451 Unavailable For Legal Reasons
The server can’t access the resource due to legal restrictions implemented by the client’s government.
495 SSL Certificate Error
The NGINX server has failed to verify the SSL client certificate, deeming it invalid.
496 No Certificate
This NGINX response code appears when a client doesn’t present the required SSL certificate.
497 HTTP to HTTPS
This NGINX response code is an extension of 400 Bad Request. It occurs when a client sends an HTTP request through an HTTPS port.
499 Client Closed Request
The client has closed the request before receiving a response from the NGINX server.
500 Server Error
The 500 status codes indicate a failed request due to a server-side error. Servers generally send 500 status codes when they cannot find a more suitable response.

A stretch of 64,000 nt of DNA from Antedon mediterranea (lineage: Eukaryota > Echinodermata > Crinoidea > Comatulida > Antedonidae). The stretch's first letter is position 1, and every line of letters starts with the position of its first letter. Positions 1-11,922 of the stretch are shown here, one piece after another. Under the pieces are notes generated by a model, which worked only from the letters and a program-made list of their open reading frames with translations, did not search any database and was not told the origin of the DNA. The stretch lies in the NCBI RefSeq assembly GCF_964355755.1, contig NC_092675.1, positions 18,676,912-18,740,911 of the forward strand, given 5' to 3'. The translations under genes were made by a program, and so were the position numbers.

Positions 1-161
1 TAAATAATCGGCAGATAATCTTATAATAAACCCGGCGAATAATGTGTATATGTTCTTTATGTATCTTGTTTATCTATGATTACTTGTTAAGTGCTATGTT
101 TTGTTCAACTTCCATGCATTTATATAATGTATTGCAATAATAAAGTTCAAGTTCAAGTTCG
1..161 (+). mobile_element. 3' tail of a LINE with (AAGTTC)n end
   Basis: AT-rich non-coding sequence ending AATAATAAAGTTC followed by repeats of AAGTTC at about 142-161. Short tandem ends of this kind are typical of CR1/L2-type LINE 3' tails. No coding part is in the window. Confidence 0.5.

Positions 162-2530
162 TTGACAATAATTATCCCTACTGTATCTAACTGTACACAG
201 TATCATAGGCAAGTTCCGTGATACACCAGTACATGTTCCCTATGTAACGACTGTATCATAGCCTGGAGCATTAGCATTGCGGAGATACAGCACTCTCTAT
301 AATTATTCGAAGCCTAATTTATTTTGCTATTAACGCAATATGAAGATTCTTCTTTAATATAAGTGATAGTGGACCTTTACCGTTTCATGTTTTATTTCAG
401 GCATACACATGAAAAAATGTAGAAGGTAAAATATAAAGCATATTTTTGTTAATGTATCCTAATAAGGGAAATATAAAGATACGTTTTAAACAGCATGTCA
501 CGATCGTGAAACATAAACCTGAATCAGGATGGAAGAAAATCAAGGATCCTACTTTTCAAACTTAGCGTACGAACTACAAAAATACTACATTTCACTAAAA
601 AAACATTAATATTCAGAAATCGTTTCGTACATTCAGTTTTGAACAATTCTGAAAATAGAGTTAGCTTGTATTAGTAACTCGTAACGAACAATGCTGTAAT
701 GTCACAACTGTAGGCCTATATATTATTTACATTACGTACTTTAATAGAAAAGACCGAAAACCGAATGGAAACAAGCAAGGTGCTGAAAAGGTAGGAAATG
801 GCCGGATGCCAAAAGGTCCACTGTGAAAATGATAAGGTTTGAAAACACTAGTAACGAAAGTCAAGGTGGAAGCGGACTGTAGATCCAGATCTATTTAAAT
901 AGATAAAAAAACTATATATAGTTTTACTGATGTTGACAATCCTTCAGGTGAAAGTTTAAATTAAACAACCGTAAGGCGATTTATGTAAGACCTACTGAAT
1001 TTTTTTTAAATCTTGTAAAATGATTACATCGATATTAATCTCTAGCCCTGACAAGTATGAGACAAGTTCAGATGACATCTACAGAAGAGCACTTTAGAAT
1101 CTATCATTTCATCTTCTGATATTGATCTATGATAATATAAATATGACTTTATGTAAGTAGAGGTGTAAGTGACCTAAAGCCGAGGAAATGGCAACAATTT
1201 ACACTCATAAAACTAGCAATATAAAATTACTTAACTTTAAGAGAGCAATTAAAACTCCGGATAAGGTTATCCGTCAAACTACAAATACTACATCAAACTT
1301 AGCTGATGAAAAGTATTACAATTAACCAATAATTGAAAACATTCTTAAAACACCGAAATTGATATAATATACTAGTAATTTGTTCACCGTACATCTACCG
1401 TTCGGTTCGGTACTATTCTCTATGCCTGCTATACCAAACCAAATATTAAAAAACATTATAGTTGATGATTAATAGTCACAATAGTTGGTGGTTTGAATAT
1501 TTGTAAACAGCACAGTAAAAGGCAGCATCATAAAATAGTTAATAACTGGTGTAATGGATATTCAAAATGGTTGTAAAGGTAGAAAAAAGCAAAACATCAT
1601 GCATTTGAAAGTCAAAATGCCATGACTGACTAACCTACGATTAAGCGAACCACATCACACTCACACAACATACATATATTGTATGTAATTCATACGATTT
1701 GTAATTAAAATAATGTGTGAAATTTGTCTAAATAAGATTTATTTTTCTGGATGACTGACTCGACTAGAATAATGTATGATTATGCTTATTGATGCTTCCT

500 Internal Server Error
The server is unable to fulfill the request due to an unexpected condition.
In WordPress, a bad plugin, theme or a corrupted .htaccess file may trigger this error. Other possible causes include an insufficient PHP limit and incompatible PHP versions.
We’ve got an article that covers the 500 status code thoroughly, including how to fix it.
501 Not Implemented
The server doesn’t recognize the request method or functionality required to fulfill the request.
This response code is the opposite of the 405 Method Not Allowed, which indicates that the server recognizes the required functionality but chooses not to support it.
502 Bad Gateway
The server, serving as a proxy, cannot fulfill the client’s request because it has received an invalid response from the upstream server.
This response code may occur when a domain name hasn’t fully propagated after moving to a new host. In some cases, a firewall might deem the request an attack on the origin server due to an incorrect configuration.
Other possible causes include an origin server overload and browser errors due to outdated browser versions or corrupted files in the browser cache.